Tips to Get a Better Deal on a New Radiator

Home Radiators

Radiators are one of those items that only gets purchased once in a blue moon. While we’re reliant on them to keep homes warm and work effortlessly for years at a time, when it comes to buying a new radiator, there are pitfalls we can all encounter if we don’t do our research.

But where does one start if they’re in the market for a new radiator? That’s what this article is hopefully here to help address. I want to show you some of the things to look out for when buying a new radiator and how to get a better deal when shopping around.

If you follow these suggestions, you could see yourself getting a good deal on some new radiators.

Know the Right Size

I want to start by discussing radiator size as I believe it is the most misunderstood aspect in the buying process. While it is important to get a radiator which matches the pipe centre (that’s the distance between your pipes) when buying a new one, you don’t necessarily have to get a radiator that is the exact same size.

If you’ve ever wondered why different rooms in your home have different radiator sizes, or even why you would have different radiators in the same room, it is due to the heating requirements for that space. Radiators work off of BTU, a measurement of how much heat is needed for a room to get around 20°C. It’s not set in stone, but the measurement helps you know what size of radiator to get. When buying a new radiator, if you already know the make and model of the old one, you can look up its BTU requirements and find radiators which fit the bill.  This can then help you narrow down a vast selection to find one you deem to be the most appropriate size.

Look Online First

Like most things these days, shopping online can see you get a better deal, and that’s happening in the world of radiators. In the past, brands would have to sell through big outlet DIY stores, but now they can sell directly to the customers.

Cutting out the middle man can see some radiator prices go way down. Just look at some examples from Trade Radiators here. The UK based online store doesn’t have any physical stores, which affords them the chance to sell radiators at a competitive price that big-name stores can’t keep up with.

Factor in Installation Costs

Fitting a new radiator isn’t the same as getting a new TV hooked up or fiddling about with a flat-pack wardrobe. Unless you’re a whizz with a spanner and know your way around pipework, you’re going to need someone’s help to get a new radiator hung on the wall and installed correctly.

The price will vary depending on the following factors:

  • Radiator size
  • Heating system you’re using
  • Location
  • Radiator type

For example, it is cheaper for someone to install a freestanding cast-iron radiator compared to a  vertical towel rail.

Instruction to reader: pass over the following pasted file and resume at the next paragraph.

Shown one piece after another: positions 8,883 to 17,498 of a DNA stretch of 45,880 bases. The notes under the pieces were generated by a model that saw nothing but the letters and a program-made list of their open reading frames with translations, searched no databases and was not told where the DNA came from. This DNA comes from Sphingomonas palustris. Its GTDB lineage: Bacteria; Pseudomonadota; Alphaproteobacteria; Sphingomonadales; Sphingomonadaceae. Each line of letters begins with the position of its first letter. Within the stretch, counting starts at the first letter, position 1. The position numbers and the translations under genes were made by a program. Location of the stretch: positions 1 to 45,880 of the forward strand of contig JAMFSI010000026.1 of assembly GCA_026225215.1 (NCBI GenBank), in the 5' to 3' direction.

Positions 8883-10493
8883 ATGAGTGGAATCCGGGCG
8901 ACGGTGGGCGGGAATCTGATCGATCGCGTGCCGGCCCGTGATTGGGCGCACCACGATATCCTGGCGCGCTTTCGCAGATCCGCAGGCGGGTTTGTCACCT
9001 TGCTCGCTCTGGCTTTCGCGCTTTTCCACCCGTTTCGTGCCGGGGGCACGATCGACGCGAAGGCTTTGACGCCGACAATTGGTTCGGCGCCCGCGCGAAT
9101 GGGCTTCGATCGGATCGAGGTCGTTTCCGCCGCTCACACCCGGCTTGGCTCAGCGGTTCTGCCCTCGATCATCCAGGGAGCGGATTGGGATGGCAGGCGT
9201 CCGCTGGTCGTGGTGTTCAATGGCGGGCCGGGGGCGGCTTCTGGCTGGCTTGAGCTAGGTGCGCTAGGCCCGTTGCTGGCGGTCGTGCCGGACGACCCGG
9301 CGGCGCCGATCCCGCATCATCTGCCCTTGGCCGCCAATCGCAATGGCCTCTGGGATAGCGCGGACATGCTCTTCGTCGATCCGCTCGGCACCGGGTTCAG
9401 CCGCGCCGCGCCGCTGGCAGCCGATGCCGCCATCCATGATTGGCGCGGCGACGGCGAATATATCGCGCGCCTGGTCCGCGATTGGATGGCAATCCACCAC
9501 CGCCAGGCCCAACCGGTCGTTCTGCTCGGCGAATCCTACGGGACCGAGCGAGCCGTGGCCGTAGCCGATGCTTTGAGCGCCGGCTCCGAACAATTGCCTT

Now prices will also vary based on who you get to do the installation. Let’s say you have one radiator for your living room you need installing. A sole trader may charge somewhere between £60-£100 for the job as it can take a good hour to get everything disconnected, off and on again. If you had the whole house to do and went with a company, (let’s say eight radiators in all) you’d be looking at least £100 per hour of work.

Make a few calls, and direct message local plumbers on Facebook to see how much they charge. If you get a good rapport going, you’ll be able to haggle on the price.

Check What the Radiator is Made Of

Did you know that radiators are all made from different materials? It’s actually the leading cost factor for manufacturers as different materials have to be treated differently so they can be shaped and pressure pressed into place.

The most common material for radiators is plain old steel. It is a cheap material to use, has a good lifespan and heats up effectively. Aluminium is the other primary material but is much more expensive as it takes more work to create a solid frame out of. Of course, there’s also cast-iron which can be expensive due to the intense work involved, but it has unbeatable heat retention.

If you were working within a strict budget, look for radiators made from mild (not stainless) steel, as they will always be the cheapest option.

Paint it yourself

While white is the most popular radiator colour (also referred to as finish) out there, many radiators now come with the chance to get a custom paint job carried out. This means you can have anything from a yellow towel rail to a neon green cast iron radiator. It can leave you with a fantastic looking radiator, but because the paint job would be done professionally, it will ramp up the cost. That’s why you should know all about primer.

Any good radiator store should allow you the chance to buy a radiator with just the primer applied. This is the base coating used to protect the bare radiator before it gets painted. If you ask for a primed radiator without paint, it should be cheaper. You can then do the job yourself at home as long as you use that paint for metal surfaces which is heat resistant and solvent-based. If you used the leftover paint from furniture or walls, it might lead to blistering or chipping due to temperature changes.

Now to get shopping!

I hope you found this article useful. Remember that if you’re looking for any tips on making any changes around the home, check out the home improvement section of the website.

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